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Company revival. So what about Bobbie?
Last Edit: Chromolume 12:45 am EDT 04/13/24
Posted by: Chromolume 12:32 am EDT 04/13/24

First, let me confirm that yes, this is Chromolume, not David Benkof. That said, in watching the Company tour tonight, a question occurred to me. Is Bobbie gay? Or is there perhaps a double standard in the perception of the show?

To phrase that a little better - there seems to be this accepted presumption (which I loathe) about the original version of the show that Bobby, with his inability to settle down with a woman, must be gay. It's nowhere in the text (and no, that little added scene with Peter doesn't really confirm it either), but everyone thinks it. But I have a feeling that no one considers that with female Bobbie. Or do they? Bobbie, despite the gender changes in the show, shows the same heterosexual interests as Bobby does. So if Bobby just *has* to be gay, why not Bobbie?

BTW - it's curious (and I think a huge flaw in this new vision of the show) that there's no female/female couple at all (Jamie and Paul effectively become the de facto token gay couple.)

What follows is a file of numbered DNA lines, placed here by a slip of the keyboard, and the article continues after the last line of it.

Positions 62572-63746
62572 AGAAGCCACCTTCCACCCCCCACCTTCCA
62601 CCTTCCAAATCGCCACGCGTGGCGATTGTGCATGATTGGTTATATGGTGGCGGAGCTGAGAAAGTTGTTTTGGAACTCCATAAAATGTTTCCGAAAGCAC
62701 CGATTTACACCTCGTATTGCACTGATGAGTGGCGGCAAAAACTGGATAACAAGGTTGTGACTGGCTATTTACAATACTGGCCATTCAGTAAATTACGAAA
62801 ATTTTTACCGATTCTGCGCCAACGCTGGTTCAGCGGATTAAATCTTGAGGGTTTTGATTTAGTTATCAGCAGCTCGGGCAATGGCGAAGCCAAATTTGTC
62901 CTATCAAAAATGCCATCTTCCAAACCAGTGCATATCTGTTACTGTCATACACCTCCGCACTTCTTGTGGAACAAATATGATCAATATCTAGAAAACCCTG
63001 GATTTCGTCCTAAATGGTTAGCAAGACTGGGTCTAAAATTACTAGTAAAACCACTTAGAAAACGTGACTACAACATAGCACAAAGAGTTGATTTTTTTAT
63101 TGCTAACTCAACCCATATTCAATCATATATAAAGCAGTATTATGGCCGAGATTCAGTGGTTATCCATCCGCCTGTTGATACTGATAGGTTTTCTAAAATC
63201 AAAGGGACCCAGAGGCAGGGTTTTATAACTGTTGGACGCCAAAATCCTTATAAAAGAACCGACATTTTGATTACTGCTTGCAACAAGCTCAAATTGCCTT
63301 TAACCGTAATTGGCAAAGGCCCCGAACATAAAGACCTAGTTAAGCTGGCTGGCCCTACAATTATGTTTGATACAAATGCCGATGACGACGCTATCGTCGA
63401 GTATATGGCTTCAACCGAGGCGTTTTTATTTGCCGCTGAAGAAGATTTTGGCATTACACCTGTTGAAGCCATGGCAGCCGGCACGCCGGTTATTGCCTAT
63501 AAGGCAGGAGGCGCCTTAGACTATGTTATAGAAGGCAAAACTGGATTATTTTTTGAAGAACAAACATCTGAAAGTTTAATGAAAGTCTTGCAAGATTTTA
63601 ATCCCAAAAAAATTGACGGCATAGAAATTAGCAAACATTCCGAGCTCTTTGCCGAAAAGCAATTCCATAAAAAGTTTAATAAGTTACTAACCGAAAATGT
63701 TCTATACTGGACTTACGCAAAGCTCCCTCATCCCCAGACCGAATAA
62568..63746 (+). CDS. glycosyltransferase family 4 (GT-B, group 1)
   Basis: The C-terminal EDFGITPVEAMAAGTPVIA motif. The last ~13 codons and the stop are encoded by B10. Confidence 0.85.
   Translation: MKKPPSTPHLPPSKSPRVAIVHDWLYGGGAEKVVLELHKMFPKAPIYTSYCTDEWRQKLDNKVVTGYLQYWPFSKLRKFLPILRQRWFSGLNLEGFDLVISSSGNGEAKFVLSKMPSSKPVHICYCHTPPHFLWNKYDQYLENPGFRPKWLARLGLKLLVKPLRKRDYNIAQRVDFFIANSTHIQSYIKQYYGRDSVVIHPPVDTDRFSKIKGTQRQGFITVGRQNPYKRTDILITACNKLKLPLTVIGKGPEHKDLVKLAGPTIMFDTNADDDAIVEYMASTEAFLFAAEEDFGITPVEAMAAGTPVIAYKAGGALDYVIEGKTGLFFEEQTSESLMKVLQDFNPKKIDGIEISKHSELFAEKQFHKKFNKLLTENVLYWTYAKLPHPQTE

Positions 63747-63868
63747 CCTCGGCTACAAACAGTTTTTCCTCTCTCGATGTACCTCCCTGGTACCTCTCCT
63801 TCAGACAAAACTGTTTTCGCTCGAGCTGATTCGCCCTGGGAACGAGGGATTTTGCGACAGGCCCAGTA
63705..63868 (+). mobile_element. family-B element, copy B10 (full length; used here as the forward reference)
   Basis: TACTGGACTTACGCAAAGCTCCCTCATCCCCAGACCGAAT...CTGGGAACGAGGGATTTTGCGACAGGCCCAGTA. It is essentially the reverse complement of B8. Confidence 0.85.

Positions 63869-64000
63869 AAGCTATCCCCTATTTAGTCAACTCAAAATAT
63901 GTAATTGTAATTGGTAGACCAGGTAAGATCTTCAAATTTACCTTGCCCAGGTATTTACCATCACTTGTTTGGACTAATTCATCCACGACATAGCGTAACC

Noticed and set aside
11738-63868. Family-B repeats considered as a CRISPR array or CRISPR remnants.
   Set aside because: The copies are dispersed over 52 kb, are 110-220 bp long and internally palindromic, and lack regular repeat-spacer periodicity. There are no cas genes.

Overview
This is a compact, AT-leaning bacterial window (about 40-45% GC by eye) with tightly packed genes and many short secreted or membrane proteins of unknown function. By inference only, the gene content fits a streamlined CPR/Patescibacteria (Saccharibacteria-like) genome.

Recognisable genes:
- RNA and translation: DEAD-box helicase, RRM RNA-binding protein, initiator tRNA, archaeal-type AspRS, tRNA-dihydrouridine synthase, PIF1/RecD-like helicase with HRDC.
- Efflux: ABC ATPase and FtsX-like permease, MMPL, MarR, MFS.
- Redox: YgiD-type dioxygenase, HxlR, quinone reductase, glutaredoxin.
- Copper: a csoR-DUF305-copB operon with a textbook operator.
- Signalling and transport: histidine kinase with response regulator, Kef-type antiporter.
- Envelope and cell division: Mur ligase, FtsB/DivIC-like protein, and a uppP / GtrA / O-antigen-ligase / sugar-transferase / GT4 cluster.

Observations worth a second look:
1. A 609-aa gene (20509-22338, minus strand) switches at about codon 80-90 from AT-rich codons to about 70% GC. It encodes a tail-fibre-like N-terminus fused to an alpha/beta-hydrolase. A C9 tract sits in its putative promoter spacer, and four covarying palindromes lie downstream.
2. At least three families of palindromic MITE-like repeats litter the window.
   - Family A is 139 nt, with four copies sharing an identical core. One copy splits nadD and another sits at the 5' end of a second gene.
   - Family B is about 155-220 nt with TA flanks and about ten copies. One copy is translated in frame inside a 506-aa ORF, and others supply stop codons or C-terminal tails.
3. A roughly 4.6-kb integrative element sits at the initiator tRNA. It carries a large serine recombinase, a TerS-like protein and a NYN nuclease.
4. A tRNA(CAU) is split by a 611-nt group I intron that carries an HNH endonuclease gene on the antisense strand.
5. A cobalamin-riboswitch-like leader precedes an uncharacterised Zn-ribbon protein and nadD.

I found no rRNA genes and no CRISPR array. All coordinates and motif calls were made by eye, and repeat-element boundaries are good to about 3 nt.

As far as this touring production goes (my first real experience with this concept version), cast and orchestra were fantastic (a shoutout to a colleague of mine playing excellent Eb clarinet), Britney Coleman sings Bobbie really well (too bad her solo numbers lack strong direction, though she did everything she could to pull them off). Matt Rodin as Jamie made a fun meal out of "Getting Married Today," and Judy McLane was a strong Joanne (despite, again, no help from the direction IMO). I really hate the portrayal of Andy in this production - but for that matter I also hate when April is made way too much of a dummy too. I think that character, in either gender, can be a bit quirky and a little spaced out, but this dude was just d-u-m and way too much of a robot, and it really turned me off. Act I really grabbed me, up through the kitchen scene (the two men were terrific in that - and the moment where Jamie says "I just don't love you enough" really hit hard), but once we got to "Marry Me A Little" I started feeling like the show didn't hold together. (Also, why is an assumedly straight woman proposing to a man who is portrayed as gay?? That did take me out of the logic of the show.) Though I did like the reconceived Tick Tock as sort of a "dream ballet" situation for Bobbie (it's rather like "Venus in Ozone Heights" in its purpose I suppose.) "Being Alive" (the 3rd directionless solo for Bobbie, the 3rd with her stranded on an empty stage) didn't do a damn thing for me, despite Coleman's terrific vocals, where in most productions I'm usually moved to tears. And oh, the rethinking of the tap breaks in "Side By Side" was just awful. But all in all, a fun production to watch, and again, terrific performances all around.
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